A PRELIMINARY INVESTIGATION INTO HOW PLANT GROWTH PROMOTING RHIZOBACTERIA CAN INFLUENCE THE FREQUENCY OF GENE TRANSFER IN AGROBACTERIUM- AND TRANSBACTERTM-MEDIATED TRANSFORMATION SYSTEMS
Agrobacterium-mediated transformation of plants has proven to be the dominant technology in the genetic engineering of plants and until recently, was widely considered to be the only genus capable of such transfer. The complexity of the patent landscape surrounding the use of Agrobacterium has led to the search for other bacterial genera capable of gene transfer. In 2005, members of several bacterial genera were made competent for gene transfer to plants, albeit at low levels. In this study, we have shown that PGPRs can effect the rate of gene transfer to tobacco and potato using both Agrobacterium and TransbacterTM-mediated (Rhizobium leguminosarum bv. Trifoli ANU845 containing the vector pCAMBIA5106) transformation systems. Two systems were used to investigate the effect on gene transfer (determined using a GUS assay). Firstly, a pre-inoculation step with different PGPRs (commercially available Bacillus and Pseudomonas isolates) followed by transformation with either Agrobacterium or Rhizobium. Up to a 5-fold increase in transformation rates were recorded. The second system examined the influence of volatile organic compounds (VOCs) emitted by these PGPRs on potato explants prior to gene transfer with >7-fold increase with Rhizobium and >5-fold increase with Agrobacterium-mediated transformation recorded. This preliminary study offers an exciting insight into how to vastly improve the rate of transformation particularly when using the TransbacterTM technology, an important technology in the field of genetic engineering, and one which is not curtailed by patenting law.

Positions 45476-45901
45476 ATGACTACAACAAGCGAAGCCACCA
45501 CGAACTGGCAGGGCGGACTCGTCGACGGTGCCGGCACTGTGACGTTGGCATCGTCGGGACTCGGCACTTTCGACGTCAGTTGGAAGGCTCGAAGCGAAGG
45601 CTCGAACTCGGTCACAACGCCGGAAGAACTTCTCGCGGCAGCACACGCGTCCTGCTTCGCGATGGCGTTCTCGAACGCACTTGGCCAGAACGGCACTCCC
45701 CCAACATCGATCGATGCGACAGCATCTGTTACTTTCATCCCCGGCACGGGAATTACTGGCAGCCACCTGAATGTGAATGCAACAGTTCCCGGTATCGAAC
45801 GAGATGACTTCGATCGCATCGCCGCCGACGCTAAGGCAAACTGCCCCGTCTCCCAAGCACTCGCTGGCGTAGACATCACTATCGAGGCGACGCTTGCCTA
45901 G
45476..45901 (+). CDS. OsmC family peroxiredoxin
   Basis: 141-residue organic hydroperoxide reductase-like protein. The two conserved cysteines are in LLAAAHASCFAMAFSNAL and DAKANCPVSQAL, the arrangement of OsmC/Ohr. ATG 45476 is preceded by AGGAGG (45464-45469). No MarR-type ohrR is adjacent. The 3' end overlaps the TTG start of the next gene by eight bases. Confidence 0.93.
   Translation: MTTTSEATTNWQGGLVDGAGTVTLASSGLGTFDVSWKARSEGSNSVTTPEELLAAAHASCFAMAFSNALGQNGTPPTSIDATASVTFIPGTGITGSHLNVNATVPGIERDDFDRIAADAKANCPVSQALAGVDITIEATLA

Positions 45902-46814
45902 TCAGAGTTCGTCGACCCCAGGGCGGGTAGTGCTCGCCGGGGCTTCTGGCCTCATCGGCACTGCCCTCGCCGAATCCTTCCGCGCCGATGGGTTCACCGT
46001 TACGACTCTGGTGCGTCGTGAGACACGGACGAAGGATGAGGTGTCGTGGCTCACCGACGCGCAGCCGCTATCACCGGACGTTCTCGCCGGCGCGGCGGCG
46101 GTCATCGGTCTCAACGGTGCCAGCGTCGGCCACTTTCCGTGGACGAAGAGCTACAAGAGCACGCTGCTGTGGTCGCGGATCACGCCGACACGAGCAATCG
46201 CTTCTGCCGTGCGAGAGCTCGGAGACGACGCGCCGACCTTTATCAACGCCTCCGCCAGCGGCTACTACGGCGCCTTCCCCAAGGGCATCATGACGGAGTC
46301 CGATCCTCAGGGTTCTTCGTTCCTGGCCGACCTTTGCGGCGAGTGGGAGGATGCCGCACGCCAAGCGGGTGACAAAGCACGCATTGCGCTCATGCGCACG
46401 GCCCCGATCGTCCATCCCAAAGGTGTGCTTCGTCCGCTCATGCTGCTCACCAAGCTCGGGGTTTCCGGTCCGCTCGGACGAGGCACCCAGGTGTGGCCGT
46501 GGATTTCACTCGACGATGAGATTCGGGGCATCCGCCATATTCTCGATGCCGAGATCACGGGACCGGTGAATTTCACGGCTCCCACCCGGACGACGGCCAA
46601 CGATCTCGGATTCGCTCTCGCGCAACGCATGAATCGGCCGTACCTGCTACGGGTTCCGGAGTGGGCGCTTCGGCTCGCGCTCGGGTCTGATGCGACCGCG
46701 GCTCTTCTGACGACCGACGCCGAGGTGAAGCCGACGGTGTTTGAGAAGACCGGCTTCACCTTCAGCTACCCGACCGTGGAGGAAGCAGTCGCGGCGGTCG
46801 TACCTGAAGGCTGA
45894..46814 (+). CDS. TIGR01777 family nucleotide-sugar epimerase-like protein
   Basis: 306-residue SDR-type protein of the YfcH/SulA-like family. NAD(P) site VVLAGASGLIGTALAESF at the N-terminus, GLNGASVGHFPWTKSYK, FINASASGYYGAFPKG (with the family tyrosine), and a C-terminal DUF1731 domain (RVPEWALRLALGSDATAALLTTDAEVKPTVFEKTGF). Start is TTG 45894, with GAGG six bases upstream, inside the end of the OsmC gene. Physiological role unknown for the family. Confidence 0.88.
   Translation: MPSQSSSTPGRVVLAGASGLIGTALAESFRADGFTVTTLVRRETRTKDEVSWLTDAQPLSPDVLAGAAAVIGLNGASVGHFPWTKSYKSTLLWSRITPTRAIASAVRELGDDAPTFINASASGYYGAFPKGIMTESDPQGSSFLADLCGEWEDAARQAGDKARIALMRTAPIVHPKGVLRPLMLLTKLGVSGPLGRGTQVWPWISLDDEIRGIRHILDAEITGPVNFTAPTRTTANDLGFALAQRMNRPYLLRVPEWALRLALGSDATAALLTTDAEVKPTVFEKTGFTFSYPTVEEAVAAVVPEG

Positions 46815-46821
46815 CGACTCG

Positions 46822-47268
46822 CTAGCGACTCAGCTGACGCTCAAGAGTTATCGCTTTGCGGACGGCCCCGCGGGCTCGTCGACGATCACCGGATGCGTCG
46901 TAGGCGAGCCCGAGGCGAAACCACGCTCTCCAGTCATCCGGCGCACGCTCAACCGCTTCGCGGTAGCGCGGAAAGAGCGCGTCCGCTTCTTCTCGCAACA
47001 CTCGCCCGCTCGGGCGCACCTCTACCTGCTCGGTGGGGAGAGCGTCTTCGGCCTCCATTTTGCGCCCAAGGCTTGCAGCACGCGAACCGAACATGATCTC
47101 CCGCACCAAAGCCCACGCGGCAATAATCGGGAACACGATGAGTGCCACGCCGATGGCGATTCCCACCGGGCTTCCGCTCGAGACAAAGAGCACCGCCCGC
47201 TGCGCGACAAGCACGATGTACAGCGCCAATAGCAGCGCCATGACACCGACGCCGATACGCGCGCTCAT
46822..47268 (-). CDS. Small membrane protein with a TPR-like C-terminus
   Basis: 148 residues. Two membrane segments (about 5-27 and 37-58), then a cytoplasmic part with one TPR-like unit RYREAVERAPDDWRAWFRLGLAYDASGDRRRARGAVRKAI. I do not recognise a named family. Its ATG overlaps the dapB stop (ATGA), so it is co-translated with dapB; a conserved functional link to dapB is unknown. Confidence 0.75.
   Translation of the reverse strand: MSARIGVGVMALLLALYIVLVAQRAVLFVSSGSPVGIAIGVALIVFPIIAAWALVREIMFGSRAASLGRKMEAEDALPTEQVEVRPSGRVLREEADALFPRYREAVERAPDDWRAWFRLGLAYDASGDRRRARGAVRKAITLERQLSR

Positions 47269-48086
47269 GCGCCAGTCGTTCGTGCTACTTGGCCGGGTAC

Doyle Prestwich, B. and O'Herlihy, O. (2012). A PRELIMINARY INVESTIGATION INTO HOW PLANT GROWTH PROMOTING RHIZOBACTERIA CAN INFLUENCE THE FREQUENCY OF GENE TRANSFER IN AGROBACTERIUM- AND TRANSBACTERTM-MEDIATED TRANSFORMATION SYSTEMS. Acta Hortic. 961, 109-114
Solanum tuberosum, Nicotiana tabacum, transformation, Agrobacterium tumefaciens, TransbacterTM, plant growth promoting rhizobacteria (PGPRs)